I'll miss this place. But I look forward to going home.
....I have two weeks of adventures that await during the in-between time.
Yay for adventure.
I'm off for Hong Kong tomorrow.
It's only a few days before I lose all my studio equipment to a container ship for weeks and weeks.
Unfortunately all this transition doesn't line up with my drive to make art and work on my novel project.
At least I made this one piece I like last week.
Here it is in color:
I really wanted to get some black and white stuff made for my portfolio as I've been working on making it presentable in its own right (not meant just for sketches). But I'm feeling super picky about it, which I think is a good thing. Maybe I won't get it done for this conference. Perhaps the next one.
Meanwhile, I've only two weeks left in Malaysia. I have some adventures planned on the way home. Then, by the end of March, I'll be back in the USA for good.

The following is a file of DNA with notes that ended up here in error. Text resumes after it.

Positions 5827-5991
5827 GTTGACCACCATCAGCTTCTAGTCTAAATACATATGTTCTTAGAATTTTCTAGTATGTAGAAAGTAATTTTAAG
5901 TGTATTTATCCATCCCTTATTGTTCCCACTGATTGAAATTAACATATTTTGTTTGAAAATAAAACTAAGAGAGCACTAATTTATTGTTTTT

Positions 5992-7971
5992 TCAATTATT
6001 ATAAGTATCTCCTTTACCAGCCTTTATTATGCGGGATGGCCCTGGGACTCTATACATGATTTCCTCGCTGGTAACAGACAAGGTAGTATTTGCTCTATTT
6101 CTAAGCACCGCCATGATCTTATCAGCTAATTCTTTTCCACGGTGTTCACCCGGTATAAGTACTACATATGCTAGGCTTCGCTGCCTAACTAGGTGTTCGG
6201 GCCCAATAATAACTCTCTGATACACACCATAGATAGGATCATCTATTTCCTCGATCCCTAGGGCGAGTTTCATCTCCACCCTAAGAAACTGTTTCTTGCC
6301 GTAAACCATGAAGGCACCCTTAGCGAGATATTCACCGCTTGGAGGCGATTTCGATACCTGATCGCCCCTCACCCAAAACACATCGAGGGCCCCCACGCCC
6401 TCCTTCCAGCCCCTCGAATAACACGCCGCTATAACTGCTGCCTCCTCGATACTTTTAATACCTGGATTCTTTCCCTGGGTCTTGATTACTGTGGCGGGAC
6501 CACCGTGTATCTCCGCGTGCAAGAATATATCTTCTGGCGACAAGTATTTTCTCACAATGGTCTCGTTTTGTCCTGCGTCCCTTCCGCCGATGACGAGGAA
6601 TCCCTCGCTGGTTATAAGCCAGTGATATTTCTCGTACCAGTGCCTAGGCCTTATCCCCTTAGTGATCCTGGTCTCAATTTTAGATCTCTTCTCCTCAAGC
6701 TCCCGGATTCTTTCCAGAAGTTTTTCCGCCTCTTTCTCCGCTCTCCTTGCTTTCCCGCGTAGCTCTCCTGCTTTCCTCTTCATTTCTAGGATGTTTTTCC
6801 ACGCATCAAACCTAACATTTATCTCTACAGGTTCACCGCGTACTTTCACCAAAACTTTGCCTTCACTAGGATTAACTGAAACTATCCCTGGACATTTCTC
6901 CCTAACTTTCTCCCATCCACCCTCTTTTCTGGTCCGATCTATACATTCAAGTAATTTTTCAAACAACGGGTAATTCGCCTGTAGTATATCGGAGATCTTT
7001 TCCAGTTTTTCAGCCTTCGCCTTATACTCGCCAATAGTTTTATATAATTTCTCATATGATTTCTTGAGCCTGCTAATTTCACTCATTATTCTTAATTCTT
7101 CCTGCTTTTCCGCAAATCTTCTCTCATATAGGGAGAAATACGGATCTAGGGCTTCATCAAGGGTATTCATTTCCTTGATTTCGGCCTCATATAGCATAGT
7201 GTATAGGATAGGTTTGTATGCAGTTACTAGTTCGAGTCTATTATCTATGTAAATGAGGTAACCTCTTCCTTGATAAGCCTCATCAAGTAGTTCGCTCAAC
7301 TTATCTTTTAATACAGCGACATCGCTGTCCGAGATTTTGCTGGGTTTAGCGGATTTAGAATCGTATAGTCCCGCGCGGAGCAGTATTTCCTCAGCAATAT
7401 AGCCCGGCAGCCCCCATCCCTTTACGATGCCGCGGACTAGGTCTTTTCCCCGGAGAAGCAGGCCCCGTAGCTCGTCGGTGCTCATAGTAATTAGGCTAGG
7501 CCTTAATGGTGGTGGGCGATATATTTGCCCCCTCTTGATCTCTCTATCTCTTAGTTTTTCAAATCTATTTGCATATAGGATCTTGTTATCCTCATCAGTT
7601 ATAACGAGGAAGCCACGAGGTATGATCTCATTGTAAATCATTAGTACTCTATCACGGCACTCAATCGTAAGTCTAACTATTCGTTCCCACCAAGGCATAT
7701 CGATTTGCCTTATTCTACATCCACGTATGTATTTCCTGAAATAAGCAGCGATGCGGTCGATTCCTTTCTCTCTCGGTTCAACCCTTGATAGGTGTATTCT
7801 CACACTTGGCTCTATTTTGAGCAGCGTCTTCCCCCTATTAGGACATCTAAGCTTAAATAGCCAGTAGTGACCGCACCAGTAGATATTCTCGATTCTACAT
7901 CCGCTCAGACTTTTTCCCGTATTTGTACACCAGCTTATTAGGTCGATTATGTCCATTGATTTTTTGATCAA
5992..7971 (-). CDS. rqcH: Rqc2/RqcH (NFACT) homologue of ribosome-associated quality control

I just have to get through these bumps with dignity and grace and hopefully a little work done and my relationships all in tact. If anyone else out there is going through any transitions, here's a shout out. I'm rooting for you!
I suddenly interrupted my crazy taxi driver's unwarranted tirade. "I guess I'm done with this experience," I said. And in the same heartbeat I threw five bucks at the guy and jumped out of his cab into the jammed traffic around us.
I put my hand out in front of approaching cars and wove my way through them, smaller then they — but more agile, to the side of the road. I took a deep breath of the humid tropical air and relished my freedom to be a little bit of my own kind of crazy.
I'm here to say that yes, do-overs are occasionally possible. Other taxi drivers do come along, eventually (especially when you huff it out, despite the heat, and seek another taxi stand). And sometimes it feels very satisfying to stand up for one's peace in small, but meaningful ways.
Here's to anyone who finds him or her self in a crazy chaotic space this week and chooses to say no to it. You have choices. I hope in just such a moment you are able to find yourself a little breathing space and a quiet moment of nice.
|I love relishing moments of peace in the midst of a busy city. Here's such a moment: the Petronas towers with morning light, a morning moon, and morning birds.|
|These are apples some Chinese friends gave us for the New Year.|